Hillary Clinton's 2016 presidential campaign was a disaster in every sense of the word, according to a new book by political reporters Jonathan Allen and Amie Parnes.

Instead of a smooth and easy road to the White House, the Clinton campaign found itself plagued from the get-go by infighting, pessimism and dysfunction, according to the dozens of insiders interviewed for "Shattered: Inside Hillary Clinton's Doomed Campaign."

This was before Clinton even got to the general election.

When she faced off against then-GOP nominee Donald Trump, things actually got worse for the former secretary of state.

"Shattered," which comes out Tuesday, goes through the blow-by-blow of the Clinton campaign, cataloging each misstep and miscalculation in an attempt to figure out how she managed to lose the election to a political neophyte and outsider.

Here are the 14 most amazing inside details about Clinton's failed 2016 presidential campaign, according to Allen and Parnes:

1. Hillary Clinton had a Trumpian attitude toward leaks from her 2008 campaign that she looked to shut them down as much as possible in 2016. After she lost the 2008 nomination fight to Obama, she had campaign hands fork over the main campaign server in order to conduct an "honest accounting" of what went wrong over the past year and a half.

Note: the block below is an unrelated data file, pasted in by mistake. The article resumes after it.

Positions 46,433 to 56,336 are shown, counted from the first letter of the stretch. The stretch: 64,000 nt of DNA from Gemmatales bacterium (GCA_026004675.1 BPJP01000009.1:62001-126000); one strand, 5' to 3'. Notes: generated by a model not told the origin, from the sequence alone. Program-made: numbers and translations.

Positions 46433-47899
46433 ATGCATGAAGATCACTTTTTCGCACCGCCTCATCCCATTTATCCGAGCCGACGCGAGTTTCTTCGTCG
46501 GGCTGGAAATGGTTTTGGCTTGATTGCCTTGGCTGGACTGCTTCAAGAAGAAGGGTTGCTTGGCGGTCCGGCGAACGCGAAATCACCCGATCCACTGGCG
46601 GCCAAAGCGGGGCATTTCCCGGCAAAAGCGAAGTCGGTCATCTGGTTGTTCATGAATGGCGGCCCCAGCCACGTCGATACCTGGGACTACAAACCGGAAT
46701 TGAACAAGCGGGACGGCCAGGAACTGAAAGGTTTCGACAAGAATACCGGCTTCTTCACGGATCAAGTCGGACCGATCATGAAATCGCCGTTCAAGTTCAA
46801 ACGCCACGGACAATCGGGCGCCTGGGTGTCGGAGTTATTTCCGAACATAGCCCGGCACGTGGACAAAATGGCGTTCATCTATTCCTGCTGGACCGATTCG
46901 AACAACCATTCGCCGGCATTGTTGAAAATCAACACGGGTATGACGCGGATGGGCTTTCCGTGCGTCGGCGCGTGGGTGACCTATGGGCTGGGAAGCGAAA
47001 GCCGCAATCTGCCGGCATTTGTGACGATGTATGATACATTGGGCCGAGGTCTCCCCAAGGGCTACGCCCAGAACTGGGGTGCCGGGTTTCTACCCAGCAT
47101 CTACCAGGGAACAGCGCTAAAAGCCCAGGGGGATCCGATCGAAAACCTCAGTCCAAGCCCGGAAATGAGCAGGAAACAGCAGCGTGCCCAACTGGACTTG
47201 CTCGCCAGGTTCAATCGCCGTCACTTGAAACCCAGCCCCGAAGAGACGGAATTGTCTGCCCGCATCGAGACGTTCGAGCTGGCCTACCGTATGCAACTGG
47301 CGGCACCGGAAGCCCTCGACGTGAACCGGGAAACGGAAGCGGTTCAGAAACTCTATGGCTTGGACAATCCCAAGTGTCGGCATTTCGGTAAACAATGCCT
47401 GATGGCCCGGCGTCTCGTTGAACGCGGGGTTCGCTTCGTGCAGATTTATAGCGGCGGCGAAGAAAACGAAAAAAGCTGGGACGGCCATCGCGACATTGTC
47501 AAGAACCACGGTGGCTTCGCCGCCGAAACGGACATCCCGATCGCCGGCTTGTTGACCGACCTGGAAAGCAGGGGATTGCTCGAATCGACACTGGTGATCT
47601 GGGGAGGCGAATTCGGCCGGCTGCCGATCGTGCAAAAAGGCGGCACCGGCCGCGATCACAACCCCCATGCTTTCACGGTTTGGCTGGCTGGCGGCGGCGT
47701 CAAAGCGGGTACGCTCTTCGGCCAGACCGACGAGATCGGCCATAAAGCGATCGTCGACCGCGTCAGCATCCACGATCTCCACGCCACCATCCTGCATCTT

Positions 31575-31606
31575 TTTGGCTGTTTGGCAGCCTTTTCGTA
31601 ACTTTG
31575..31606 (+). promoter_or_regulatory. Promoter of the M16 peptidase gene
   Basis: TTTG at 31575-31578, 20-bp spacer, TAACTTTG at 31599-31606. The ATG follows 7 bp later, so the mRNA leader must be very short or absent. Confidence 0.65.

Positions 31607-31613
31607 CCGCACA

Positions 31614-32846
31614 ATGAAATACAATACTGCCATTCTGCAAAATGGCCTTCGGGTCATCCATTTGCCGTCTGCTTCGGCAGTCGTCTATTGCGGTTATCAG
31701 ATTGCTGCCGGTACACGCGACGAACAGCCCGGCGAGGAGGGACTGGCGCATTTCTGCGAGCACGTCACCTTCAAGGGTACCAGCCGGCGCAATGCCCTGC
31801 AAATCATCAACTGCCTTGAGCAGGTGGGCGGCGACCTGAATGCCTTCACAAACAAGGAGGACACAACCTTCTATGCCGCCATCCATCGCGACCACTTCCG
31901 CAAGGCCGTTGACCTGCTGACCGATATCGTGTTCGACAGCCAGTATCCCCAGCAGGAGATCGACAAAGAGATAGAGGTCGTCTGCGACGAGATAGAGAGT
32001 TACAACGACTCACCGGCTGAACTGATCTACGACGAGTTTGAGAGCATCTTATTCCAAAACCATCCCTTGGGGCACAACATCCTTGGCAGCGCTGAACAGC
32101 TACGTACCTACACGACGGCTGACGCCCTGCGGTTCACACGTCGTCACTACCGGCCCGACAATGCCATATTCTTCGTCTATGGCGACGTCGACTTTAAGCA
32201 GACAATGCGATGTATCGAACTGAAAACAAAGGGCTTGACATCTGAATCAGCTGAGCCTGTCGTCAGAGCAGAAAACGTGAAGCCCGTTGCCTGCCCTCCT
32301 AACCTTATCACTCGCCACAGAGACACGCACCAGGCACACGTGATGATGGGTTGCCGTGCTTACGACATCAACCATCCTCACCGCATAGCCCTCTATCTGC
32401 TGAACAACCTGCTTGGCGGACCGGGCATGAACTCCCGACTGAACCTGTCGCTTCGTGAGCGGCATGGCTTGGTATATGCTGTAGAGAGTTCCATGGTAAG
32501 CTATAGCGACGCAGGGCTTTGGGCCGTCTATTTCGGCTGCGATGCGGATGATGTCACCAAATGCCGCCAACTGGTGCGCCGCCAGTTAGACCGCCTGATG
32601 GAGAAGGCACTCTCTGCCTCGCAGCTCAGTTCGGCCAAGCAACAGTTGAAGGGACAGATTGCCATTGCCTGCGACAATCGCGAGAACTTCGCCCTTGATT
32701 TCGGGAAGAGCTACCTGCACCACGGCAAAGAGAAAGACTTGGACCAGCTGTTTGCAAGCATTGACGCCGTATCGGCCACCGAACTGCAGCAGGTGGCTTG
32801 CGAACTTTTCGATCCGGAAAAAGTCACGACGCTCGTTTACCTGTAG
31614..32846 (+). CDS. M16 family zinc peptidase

"So she instructed a trusted aide to access the campaign's server and download the messages sent and received by top staffers," the book reports. "She believed her campaign had failed her — not the other way around — and she wanted 'to see who was talking to who, who was leaking to who,' said a source familiar with the operation."

2. A well-known candidate who was very much averse to media, Clinton and her campaign had a mix-up when it came to who she would sit down with for her first live national television interview. CNN's Brianna Keilar won the interview, but that was not who Clinton meant to ask for.

"In May, as Bernie was starting to campaign in earnest and it was becoming clear that the press wouldn't let the e-mail story go, Hillary's aides began planning her first national interview of the campaign, a chance to strike back at the widely held perception that she was hiding from the press," Allen and Parnes report. "Palmieri asked Abedin to find out which newscaster Hillary would prefer, and the answer that came back was 'Brianna.' That meant CNN's Brianna Keilar, and Palmieri worked to set up a live interview on CNN. Only it turned out that Hillary had said 'Bianna'—as in Bianna Golodryga of Yahoo! News, the wife of former Clinton administration economic aide Peter Orszag. By the time the mistake was realized, it was too late to pull back."